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HIV infections in children, and avoid future HIV-positive births through modern contraceptive use. Modern contraceptive use as a PMTCT intervention has the potential to avert 120,256 HIV-positive births in South Africa yearly . The evidence on whether HIV status affects women's fertility desires in sub-Saharan Africa is mixed. Authors of several studies found that women who know that they are HIV positive do not want more children. Upon receiving an HIV diagnosis, HIV-positive women in Rwanda and Zimbabwe were more likely to report that they did not want any more children compared to HIV-negative women [7,8]. In contrast, authors of a number of other studies in South Africa, Kenya and Uganda found that knowledge of positive HIV status increases women's fertility desire [9–11]. Researchers from Zambia, Zimbabwe, Cote d’Ivoire, Kenya, Rwanda, South Africa and Tanzania found that HIV status did not affect fertility desire because social, cultural and health factors outweighed HIV status on decisions about childbearing [12–14]. Authors from several sub-Saharan African countries found that when PMTCT clients learn their HIV positive status it increases their contraceptive use; however, in most studies, increases in contraceptive use did not persist long term. In a prospective cohort study of women in Lilongwe, Malawi, the authors assessed the effects of learning one's HIV status on contraceptive use and found that use initially increased among HIV-positive women but decreased over time . In South Africa, the authors of a study of a PMTCT population in KwaZulu-Natal found that the odds of condom use were higher for HIV-positive compared to HIVnegative women . The authors of another South African study examining any modern contraceptive use in the postpartum period in a PMTCT population in Eastern Cape found no differences in contraceptive use between HIVnegative and positive women, but the authors did not control for demographic variation among women . The key to sustaining contraceptive use among PMTCT attendees may be intervening during the postpartum period when women are in contact with the healthcare system and motivated to use contraception after learning their HIV status. We examined postpartum contraceptive use in a PMTCT population and whether it varied by HIV status. We hypothesized that HIV-positive women would be more likely than HIV-negative women to use contraceptives and dual protection in the postpartum period. 2. Materials and methods 2.1. The South Africa HIV antenatal posttest support study Data are from a prospective study, the South Africa HIV Antenatal Post-test Support Study (SAHAPS), a randomized controlled trial examining the efficacy of an integrated model of HIV posttest support for women attending antenatal care in Durban, South Africa. One thousand five hundred pregnant women attending antenatal care at a government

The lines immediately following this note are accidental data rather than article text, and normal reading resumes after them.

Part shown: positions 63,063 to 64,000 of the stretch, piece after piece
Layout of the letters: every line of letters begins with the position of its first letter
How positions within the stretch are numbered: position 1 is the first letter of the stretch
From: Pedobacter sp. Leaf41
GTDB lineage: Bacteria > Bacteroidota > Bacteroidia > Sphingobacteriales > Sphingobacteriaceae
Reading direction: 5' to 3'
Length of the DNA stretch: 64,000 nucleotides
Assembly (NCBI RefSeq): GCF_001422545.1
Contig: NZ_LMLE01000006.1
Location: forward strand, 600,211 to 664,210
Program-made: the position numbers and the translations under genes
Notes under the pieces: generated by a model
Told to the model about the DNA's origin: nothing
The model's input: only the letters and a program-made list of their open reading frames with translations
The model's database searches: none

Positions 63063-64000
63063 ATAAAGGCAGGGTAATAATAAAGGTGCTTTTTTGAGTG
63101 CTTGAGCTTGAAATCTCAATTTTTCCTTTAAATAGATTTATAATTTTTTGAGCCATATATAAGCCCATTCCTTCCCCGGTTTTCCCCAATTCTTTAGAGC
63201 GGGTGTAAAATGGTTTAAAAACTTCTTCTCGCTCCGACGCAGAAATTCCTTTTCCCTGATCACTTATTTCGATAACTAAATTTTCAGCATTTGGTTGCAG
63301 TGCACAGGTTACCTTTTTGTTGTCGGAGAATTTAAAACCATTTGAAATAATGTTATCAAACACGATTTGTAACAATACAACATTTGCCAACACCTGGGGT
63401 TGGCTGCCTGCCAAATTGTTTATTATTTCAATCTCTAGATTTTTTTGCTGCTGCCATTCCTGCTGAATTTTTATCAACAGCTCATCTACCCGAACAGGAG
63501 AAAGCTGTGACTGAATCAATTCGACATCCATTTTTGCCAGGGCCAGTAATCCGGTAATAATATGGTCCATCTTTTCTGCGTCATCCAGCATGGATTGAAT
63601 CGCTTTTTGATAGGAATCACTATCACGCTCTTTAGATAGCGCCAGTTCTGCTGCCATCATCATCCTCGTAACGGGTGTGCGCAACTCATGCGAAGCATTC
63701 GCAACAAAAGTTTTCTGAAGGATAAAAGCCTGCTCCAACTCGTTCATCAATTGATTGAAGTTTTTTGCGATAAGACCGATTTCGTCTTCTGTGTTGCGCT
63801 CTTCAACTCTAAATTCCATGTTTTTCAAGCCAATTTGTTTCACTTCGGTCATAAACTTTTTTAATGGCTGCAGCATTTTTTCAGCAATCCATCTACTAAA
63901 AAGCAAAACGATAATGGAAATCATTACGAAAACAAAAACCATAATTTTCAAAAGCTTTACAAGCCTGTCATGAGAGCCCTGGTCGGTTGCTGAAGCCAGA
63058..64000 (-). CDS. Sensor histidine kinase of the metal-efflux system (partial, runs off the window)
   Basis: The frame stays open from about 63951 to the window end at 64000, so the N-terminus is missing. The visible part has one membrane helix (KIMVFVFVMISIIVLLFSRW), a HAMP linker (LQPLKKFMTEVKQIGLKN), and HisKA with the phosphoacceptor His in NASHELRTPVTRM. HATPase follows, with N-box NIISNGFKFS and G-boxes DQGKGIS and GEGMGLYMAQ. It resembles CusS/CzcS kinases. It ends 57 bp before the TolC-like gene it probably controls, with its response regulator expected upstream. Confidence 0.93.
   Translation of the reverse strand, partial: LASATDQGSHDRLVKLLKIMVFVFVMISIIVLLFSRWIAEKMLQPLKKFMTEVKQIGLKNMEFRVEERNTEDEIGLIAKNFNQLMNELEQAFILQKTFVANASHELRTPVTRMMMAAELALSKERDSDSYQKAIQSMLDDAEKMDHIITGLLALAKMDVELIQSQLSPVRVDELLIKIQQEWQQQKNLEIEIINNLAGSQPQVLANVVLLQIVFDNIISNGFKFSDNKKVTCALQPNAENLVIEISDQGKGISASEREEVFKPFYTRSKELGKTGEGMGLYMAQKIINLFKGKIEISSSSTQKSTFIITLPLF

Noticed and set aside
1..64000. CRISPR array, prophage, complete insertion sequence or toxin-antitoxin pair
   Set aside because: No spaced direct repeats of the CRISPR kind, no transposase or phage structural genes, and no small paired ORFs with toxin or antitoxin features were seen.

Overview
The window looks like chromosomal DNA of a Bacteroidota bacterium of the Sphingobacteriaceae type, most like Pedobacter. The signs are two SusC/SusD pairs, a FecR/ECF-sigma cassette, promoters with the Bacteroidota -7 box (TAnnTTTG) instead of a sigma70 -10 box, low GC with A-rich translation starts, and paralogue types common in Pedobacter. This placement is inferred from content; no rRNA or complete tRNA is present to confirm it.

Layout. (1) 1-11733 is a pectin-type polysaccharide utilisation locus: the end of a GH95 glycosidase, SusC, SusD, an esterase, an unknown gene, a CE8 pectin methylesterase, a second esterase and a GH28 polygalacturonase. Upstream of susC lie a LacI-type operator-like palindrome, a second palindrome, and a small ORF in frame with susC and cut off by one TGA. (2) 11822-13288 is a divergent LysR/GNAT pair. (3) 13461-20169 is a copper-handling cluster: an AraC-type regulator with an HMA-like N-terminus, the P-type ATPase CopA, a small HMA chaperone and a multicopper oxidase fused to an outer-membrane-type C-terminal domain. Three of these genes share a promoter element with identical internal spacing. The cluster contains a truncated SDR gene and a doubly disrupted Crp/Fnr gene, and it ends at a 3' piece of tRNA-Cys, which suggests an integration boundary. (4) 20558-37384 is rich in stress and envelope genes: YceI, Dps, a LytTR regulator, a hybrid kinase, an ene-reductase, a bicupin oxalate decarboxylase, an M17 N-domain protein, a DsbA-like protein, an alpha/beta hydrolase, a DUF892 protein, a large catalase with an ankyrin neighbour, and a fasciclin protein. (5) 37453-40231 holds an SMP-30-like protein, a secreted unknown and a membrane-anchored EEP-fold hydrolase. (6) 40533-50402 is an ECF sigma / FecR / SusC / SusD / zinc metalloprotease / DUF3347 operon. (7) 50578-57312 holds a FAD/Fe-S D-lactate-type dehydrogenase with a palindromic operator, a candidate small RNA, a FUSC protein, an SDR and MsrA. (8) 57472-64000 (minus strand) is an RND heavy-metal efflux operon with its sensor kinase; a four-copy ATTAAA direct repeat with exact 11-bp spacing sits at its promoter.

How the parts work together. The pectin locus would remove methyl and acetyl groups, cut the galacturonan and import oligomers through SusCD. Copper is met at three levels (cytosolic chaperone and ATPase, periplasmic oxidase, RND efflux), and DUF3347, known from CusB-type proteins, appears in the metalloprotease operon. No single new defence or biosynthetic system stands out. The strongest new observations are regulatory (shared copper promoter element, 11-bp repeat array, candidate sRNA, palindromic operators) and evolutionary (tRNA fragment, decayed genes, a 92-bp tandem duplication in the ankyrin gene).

clinic in an urban township were enrolled in the study between 2007 and 2010. Women were randomized at baseline to standard World Health Organization/Centers for Disease Control and Prevention HIV counseling and testing or an enhanced counseling and testing intervention. The enhanced counseling and testing intervention included counseling about partner HIV testing, counseling on family planning (FP) methods and access to a lawyer to help with social issues. Following the baseline questionnaire and randomization, women were counseled and tested for HIV, so women learned their HIV status before making decisions about contraceptive methods. Women were then followed longitudinally at 6 weeks postpartum, 10 weeks, 14 weeks and 9 months. This study relies on data from questionnaires administered at baseline and 14 weeks postpartum because 6- and 10-week contraceptive data had many missing values and 9-month data were not available to include in the analysis because these are preliminary results. 2.2. Eligibility Pregnant women who presented to the clinic for antenatal care were eligible for screening. Inclusion criteria were (a) at least 18 years old; (b) had never tested for HIV or had tested negative for HIV at least 3 months prior to recruitment; (c) had a primary intimate partner for at least the past 6 months; (d) planned to live in Durban for at least the next year; (e) planned to bring their infant to the clinic for immunization visits; (f ) able to communicate in English or Zulu; and (g) did not need critical care for a high-risk pregnancy. SAHAPS is a collaborative study between the University of KwaZulu-Natal located in Durban and the University of North Carolina at Chapel Hill and has been approved by institutional review boards at both institutions. 2.3. Interview procedures Women were recruited from the antenatal clinic at the study site. Women who met eligibility criteria and gave informed consent were interviewed in Zulu or English by a trained interviewer at baseline and 14 weeks. HIV testing was conducted by a study nurse at the first antenatal visit, and a separate consent process was used for HIV testing. Interviews lasted 1 to 1 1/2 hours, and participants were remunerated with 70 Rand (~ US$8) at each visit for transportation. 2.4. Analytic sample One thousand five hundred women completed the baseline questionnaire; however, 20 women refused to test for HIV during the study and were excluded. Of the 1480 women who completed a questionnaire at baseline and tested for HIV, 1154 (78%) also completed a follow-up questionnaire at 14 weeks postpartum. Women who were pregnant (N= 1) or not sexually active (N= 275) at 14 weeks were excluded from the analyses. Further, 32 women were missing data on modern contraceptive use at 14 weeks or other variables and were excluded. Therefore, the final